Abstention, Parity, and Treaty Rights: How Federal Courts Regulate Jurisdiction under the Hague Convention on the Civil Aspects of International Child Abduction
While Article VI of the US Constitution establishes treaties as supreme federal law, scholars and lawmakers have historically doubted that state judges will enforce the United State’s international obligations when they conflict with important state interests. The Hague Convention on the Civil Aspects of International Child Abduction, codified in US law as the International Child Abduction Remedies Act (ICARA), is the first major family law treaty ratified by the United States. Its provisions are regularly enforced by both federal and state courts. Notwithstanding the relationship of the treaty to important state interests like the integrity of family court systems, financial and social support for families and minors, and the substantive law of marriage and divorce, there is general convergence between federal and state judges on the applicability of the convention and certain exceptions authorized by the treaty. Several federal district courts, acknowledging these state and federal interests in efficacious adjudication of treaty claims, have abstained from hearing ICARA applications in favor of state proceedings. Federal appellate courts, however, have been overwhelmingly hostile to these abstention decisions, citing the role of federal courts in upholding the United State’s international commitments. The Article argues that federal appellate courts have largely ignored the jurisdictional plan designed by Congress in favor of an implied Article III power to enforce treaties, and recommends changes for both ICARA and additional family law treaties the United States is now preparing to join.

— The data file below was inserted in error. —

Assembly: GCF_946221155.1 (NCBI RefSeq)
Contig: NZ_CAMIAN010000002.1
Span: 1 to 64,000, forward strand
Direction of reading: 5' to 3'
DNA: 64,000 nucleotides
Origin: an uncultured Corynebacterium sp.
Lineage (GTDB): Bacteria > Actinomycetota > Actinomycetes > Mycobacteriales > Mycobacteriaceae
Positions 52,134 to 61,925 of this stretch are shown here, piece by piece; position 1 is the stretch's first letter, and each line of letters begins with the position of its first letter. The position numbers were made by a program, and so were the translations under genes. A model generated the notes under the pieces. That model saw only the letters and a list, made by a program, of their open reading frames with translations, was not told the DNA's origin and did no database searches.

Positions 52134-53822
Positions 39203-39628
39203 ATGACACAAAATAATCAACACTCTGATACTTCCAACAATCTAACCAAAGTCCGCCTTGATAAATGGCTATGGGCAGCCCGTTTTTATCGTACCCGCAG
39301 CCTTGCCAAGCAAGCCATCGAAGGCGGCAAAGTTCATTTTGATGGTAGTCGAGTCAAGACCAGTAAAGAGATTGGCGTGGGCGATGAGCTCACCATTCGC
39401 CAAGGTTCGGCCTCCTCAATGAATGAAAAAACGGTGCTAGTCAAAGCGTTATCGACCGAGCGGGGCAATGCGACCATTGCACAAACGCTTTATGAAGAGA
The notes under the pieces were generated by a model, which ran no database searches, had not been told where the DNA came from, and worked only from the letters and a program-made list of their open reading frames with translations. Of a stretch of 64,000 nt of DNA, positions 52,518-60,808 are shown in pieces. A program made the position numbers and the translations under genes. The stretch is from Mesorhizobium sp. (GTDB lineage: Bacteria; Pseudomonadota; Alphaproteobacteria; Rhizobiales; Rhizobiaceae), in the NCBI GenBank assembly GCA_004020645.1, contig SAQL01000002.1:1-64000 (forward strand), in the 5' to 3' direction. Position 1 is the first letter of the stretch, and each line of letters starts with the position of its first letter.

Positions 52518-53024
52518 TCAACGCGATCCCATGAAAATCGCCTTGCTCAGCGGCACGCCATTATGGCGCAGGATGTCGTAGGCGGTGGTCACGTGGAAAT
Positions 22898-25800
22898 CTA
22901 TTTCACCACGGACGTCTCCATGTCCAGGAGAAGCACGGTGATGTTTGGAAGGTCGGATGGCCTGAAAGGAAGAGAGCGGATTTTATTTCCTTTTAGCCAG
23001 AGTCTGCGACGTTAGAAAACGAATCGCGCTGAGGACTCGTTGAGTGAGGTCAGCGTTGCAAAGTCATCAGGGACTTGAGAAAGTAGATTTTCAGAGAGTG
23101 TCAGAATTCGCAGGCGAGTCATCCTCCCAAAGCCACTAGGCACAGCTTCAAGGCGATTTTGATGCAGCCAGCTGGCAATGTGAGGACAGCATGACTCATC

Sam Halabi, Abstention, Parity, and Treaty Rights: How Federal Courts Regulate Jurisdiction under the Hague Convention on the Civil Aspects of International Child Abduction, 31 Berkeley J. Int'l. L. 241 (2014).